Band chooses consistent and superb performance for their tour — and their fans
10/29/2013 Seattle, WA — The BEHRINGER X32 was key to the success of American nu metal band Coal Chamber’s recent tour, proving the award-winning digital console is just as reliable and capable on the road as in fixed-install applications.
Coal Chamber sound engineer, Leonard Contreras, decided to take the X32 on the road after experiencing its benefits and features firsthand at LA’s famed Whisky a Go Go, where he is the club’s production — Read more
BEHRINGER provided its new ELX-42 Line Array loudspeakers and complete X32 mixing and monitoring solution for this year’s Rivalry Clash 5 and 10K races so it’s massive tailgate party had massive sound.
The tailgate party featured performances from Fox and the Law, Whiskey Syndicate, Panama Gold and NTNT on its main stage, which was completely decked out with state-of-the-art live sound reinforcement equipment.
Everyone knows that guitars and amps go together – just like rock & roll and loud! We’ve all seen musicians onstage, with their guitars plugged into amps or stacks of amps. But why did he/she choose that particular amp – and what does an amp do other than make your guitar sound louder?
A guitar amp has two main functions. First, it allows you to “shape” the signal going from your guitar into the amp. Second, it takes that custom-tailored signal and drives it through the power amp, which then boosts the signal level and sends it to the speaker, so you can get face-melting volume (or at least — Read more
2011 Metallica postpones their first-ever concert in India after a security barrier in front of the stage collapses. Angry fans subsequently tear up the stage and equipment, doing $200,000 in damage, and causing the show to be permanently canceled.
The band releases a statement saying “It is most regrettable that we were forced to take such measures. We were looking forward to meeting our fans and sharing our music live for the first time in India.” Read the full statement here.
The Muppet Show, with its vaudeville-style variety show format, absurd sense of humor, and reputation for letting guests do whatever they wanted to, showcased many talented musicians over the years. Among the performers were Alice Cooper, Buddy Rich, Debbie Harry, Dizzie Gillespie, Harry Belafonte, Johnny Cash, Liza Minelli, — Read more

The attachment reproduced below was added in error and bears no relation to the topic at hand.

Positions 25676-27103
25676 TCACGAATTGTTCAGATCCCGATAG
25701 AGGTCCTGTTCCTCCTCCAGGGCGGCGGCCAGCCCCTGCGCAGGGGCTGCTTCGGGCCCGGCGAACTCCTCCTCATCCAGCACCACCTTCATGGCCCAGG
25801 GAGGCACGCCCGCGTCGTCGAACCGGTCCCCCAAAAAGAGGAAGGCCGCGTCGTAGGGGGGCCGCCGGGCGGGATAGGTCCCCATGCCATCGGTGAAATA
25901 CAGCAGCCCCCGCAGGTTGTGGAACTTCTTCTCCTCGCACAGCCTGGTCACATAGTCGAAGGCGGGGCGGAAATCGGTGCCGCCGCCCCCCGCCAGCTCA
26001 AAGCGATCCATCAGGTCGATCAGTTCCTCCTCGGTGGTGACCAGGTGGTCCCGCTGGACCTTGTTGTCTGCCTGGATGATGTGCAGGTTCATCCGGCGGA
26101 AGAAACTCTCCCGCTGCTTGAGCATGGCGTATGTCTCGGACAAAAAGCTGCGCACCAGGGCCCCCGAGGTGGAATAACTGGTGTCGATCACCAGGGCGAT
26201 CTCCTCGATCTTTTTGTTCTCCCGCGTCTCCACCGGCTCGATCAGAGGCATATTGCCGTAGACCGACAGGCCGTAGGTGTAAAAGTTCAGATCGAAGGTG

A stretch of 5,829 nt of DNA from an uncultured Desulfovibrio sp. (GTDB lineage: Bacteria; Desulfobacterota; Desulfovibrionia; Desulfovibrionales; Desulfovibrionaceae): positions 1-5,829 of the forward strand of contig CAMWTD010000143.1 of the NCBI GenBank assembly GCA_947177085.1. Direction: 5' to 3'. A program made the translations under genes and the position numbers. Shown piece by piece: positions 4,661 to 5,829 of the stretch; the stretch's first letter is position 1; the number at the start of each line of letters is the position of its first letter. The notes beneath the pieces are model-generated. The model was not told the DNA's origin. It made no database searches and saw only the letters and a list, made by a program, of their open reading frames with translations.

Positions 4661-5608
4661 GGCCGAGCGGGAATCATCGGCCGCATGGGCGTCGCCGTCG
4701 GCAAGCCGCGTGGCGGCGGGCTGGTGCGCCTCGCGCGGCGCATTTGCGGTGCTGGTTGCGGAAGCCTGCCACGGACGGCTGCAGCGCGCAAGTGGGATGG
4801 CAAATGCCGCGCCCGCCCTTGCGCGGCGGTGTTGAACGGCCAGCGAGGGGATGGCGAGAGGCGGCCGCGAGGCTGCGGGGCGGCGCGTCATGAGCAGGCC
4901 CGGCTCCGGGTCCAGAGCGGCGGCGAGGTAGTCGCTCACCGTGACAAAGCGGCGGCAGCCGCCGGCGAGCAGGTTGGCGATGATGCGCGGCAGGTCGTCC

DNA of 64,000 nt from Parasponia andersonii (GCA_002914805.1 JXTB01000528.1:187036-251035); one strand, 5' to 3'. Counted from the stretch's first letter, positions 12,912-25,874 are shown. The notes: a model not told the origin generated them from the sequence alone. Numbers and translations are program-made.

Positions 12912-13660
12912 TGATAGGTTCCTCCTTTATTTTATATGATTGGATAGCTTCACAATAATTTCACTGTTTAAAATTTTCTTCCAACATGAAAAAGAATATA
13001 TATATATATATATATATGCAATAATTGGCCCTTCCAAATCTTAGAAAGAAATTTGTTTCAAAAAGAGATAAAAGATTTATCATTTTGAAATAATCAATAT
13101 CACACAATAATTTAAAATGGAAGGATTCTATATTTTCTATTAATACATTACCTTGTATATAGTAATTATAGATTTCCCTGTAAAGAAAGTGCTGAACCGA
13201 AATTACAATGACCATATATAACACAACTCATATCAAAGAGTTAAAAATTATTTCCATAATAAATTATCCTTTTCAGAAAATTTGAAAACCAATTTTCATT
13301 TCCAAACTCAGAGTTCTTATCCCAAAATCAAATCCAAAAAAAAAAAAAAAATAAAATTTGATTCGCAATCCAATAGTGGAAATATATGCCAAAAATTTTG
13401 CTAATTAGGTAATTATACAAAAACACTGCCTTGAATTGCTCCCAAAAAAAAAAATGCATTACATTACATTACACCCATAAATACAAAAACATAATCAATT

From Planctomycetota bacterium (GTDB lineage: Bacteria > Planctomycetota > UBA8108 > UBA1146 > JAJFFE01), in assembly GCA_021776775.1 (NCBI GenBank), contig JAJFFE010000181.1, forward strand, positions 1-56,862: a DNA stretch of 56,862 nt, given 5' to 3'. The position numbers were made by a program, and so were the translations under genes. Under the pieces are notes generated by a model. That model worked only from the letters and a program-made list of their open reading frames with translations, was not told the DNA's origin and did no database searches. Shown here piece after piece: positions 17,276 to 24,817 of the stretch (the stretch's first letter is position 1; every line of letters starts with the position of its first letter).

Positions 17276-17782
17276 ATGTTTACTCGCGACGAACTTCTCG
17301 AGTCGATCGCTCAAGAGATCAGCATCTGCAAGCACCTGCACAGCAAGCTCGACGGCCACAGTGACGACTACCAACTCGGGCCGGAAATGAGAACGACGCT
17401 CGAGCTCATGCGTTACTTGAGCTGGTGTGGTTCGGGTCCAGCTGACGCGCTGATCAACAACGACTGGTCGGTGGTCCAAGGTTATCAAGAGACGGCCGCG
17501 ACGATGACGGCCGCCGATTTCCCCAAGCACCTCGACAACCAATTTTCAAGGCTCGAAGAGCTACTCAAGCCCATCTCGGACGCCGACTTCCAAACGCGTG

1967 Syd Barrett of Pink Floyd melts down on the Pat Boone show. When the band mimes the song “Apples and Oranges” for the show, Barrett refuses to lip-sync. He just stares at the cameras – finally Roger Waters lip-syncs the song in his place. The tour is cut short after Barrett de-tunes his guitar and makes random sounds with it during a show at the Fillmore West. He is replaced for live shows by David Gilmour soon after.
Throughout late 1967 and 1968, Barrett’s behavior gets progressively more erratic. His — Read more
1972 The Fifties-revival movie “That’ll Be The Day,” starring Ringo Starr, David Essex, Keith Moon, Billy Fury and Nashville Teens’ John Hawken, begins filming in England. It’s the story of a lonely, alienated young man (Essex) who finds an outlet for his frustration playing rock and roll.
Most of the actors in the film are musicians who’ve lived through the late ’50′s and early ’60′s era of rock, lending the film a feel of authenticity. The movie is loosely based on the Harry — Read more
Earth, Wind & Fire (EWF) has been around for four decades, so there’s not a lot the band “needs” in terms of tools to tweak their sound. But the band members say life has been easier, and their performances better, since they started using BEHRINGER POWERPLAY P16 personal monitors.
“They [P16s] have changed the way they play,” says the band’s Front of House Engineer, Terry Jackson. “They play together more because they can hear better.”
1969 Paul McCartney denies being dead in response to a storm of rumors about his demise.
The rumors, which were then concentrated in London, started when McCartney was involved in a car accident in 1967. The Beatles Book fanzine denied the story and it faded away.
However in September of 1969, a Drake University student newspaper published the headline story “Is Beatle Paul McCartney Dead?” The paper talked about a rumor going around the campus that McCartney had died in 1966, and had been replaced by a double. The paper cited various “clues” from recent Beatles albums, — Read more
1968 Johnny Cash at Folsom Prison is awarded Best Album at the Country Music Awards. Johnny Cash first became interested in Folsom Prison in 1953, when his Air Force Security Service unit watched a movie called “Inside the Walls of Folsom Prison.” The movie inspired Cash to write his hit song “Folsom Prison Blues,” which was his second single on Sun Records.
The song became a favorite of prisoners around the U.S. Many of them wrote Cash, asking if he would perform for them. His first prison show took place in 1957, at — Read more